You know, I’ve spent the best part of four years studying personality disorders, and all the related mentally-ill behaviors and traits that people display when they’ve got a serious screw loose.
I can quote whole parts of the DSM by heart; I’ve been exploring the links between trauma, and particularly the fight/flight/freeze response and emotional and mental illness; I’ve written a few books on the subject too, looking at how emotional difficulties and physical health problems go hand-in-hand.
And yet last week, it still shocked me to realize that certain patterns of behavior that I’d been on the receiving end of (and also, to my deep dismay, reflecting along the chain to others) – was actually emotionally abusive.
I’ll give one example: for the past couple of years, certain people have been giving me the cold shoulder. To my knowledge, I haven’t done anything ‘bad’ to them, and I’ve spent the last two years reaching out, apologizing for ‘whatever it is’ I might have inadvertently done, and generally beating myself up over clearly being a horrible person.
Last week, as I was researching all the information for the ‘Emotional Abuse’ infographic that I posted up yesterday, it suddenly struck me that given someone the silent treatment for two years, and completely ignoring them – without any explanation or reason – is classic emotional abuse.
And then my jaw really dropped, because once I realized how warped it all was, I could finally stop beating myself up over the issue, and get the clarity that the problem, whatever it is, wasn’t mine: it was 100% the other person’s.
Here’s where it’s important to clarify a little, as if there’s one thing I’ve learned with all my work in trying to separate out what’s emotionally normal, versus emotionally toxic behavior, the devil is ALWAYS in the details.
Sometimes, I also don’t respond to people’s emails, phone calls or overtures.
Sometimes, I haven’t got the energy or ‘space’ to deal with the second person, even if I love them to bits. Sometimes, I get random emails from people I’ve never even heard of asking me inane things that are not relevant to my life in any way, shape or form – and I often ignore them, or just delete.
But here’s the difference: even when I’ve taken a week or two off from ‘correspondence’ mode, if I know the person in any way, or if they’ve asked me something that genuinely requires a response, even a short, negative one, I always try to give it to them.
Sure, I’ve also been very upset at certain people in my life, and haven’t wanted to hear from them in any way, shape or form if they weren’t ready to apologize, or make some move, however small, towards opening a meaningful dialogue and discussing the issues we might have had.
But if they even made just the tiniest move towards reconciliation, I have responded as fast and as positively as I could.
So what’s the difference between an emotionally abusive cold shoulder, and a too-tired / stressed / upset-to-deal-with-you right now cold shoulder?
Here’s my take on it:
The Silent Treatment is Emotionally Abusive When:
- It goes on for a period of time that’s significantly disturbing to the party involved – Not talking to a casual friend for a week is NOT emotional abuse. Not talking to your third grader for a week is DEFINITELY emotional abuse.
- You don’t give the other person any opportunity to explain or understand what’s going on – I.e. they aren’t given any warning or notice that you’re upset with them, and that you’re not talking to them as a result.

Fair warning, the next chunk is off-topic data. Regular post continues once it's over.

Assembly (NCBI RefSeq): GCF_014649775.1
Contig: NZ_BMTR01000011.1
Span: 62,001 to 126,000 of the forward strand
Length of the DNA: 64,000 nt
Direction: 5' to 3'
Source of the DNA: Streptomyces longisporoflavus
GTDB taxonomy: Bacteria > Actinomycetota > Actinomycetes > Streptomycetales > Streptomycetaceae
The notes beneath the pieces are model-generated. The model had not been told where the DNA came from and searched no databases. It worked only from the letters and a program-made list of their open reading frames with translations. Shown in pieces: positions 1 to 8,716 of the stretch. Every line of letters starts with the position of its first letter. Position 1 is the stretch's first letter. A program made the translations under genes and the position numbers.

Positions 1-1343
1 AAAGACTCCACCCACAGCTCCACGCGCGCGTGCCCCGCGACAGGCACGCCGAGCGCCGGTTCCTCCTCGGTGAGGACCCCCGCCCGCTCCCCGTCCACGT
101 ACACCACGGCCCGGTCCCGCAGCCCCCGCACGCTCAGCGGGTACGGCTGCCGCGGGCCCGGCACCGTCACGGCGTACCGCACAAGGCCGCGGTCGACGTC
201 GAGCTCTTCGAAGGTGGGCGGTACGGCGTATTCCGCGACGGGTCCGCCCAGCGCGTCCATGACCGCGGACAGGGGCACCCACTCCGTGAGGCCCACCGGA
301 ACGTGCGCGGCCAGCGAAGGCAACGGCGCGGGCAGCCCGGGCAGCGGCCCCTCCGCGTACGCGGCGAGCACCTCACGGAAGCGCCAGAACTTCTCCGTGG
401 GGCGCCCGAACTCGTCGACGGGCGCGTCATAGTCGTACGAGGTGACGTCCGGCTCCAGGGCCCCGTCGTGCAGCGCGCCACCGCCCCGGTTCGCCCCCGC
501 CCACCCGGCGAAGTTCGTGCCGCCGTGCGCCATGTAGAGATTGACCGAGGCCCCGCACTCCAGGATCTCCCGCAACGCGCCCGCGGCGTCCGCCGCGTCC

- It happens at the beginning of a process, rather than at the end – If you’ve spent a whole year trying to resolve the issue and it’s just not getting anywhere, then maybe giving the other person a wide berth is the only option left. But, if you ostracize and ignore them BEFORE you’ve made even a basic effort to clear things up, then your cold shoulder is an emotionally-abusive power ploy.
- You ignore any attempts by the other person to try to fix the problem, make amends or apologize – That sort of rigid, unforgiving attitude is always a big, red flag that someone has some severe underlying mental illness issues going on. It’s a post for another time, but the people who can’t forgive others are usually the same people who believe (delusionally) that they themselves are perfect, and never do anything bad to other people, or make errors of judgment or mistakes.
- The whole thing is shrouded in mystery, and nobody else has any idea that there’s any problem – Again, this cuts to the core of what’s really going on, because when someone is genuinely interested in fixing the problem, and exploring how they may have also contributed to the issue, then open dialogue and discussion is the order of the day. There are no secrets going on, or politics, and you don’t have to fumble around ‘guessing’ what it is you might have done. By contrast, when there’s no discussion and a lot of two-facedness going on, then the silent treatment is part of an overall attempt to close any discussion down, and leave you feeling bad, guilty and inferior.
I mean, I know all this stuff cold, and I was still shocked to realize that (yet again…) I was on the receiving end of some seriously mentally-ill behavior for years, without even knowing it. And then, the really hard work begins, of spotting when I might have 'cold shouldered' others in an emotionally-abusive way, as described above.
So, dear reader, I’m going to continue writing about it, and doing infographics, and trying to find other ways of helping us all to join the dots about what types of behavior are literally making us crazy and ill.
And hopefully, one day soon, it’ll stop coming as such a surprise to us all to realize that so many of our friends and relatives are certifiably bonkers, and that if we want to be really happy and healthy people, a lot of stuff has to change in terms of how we treat each other.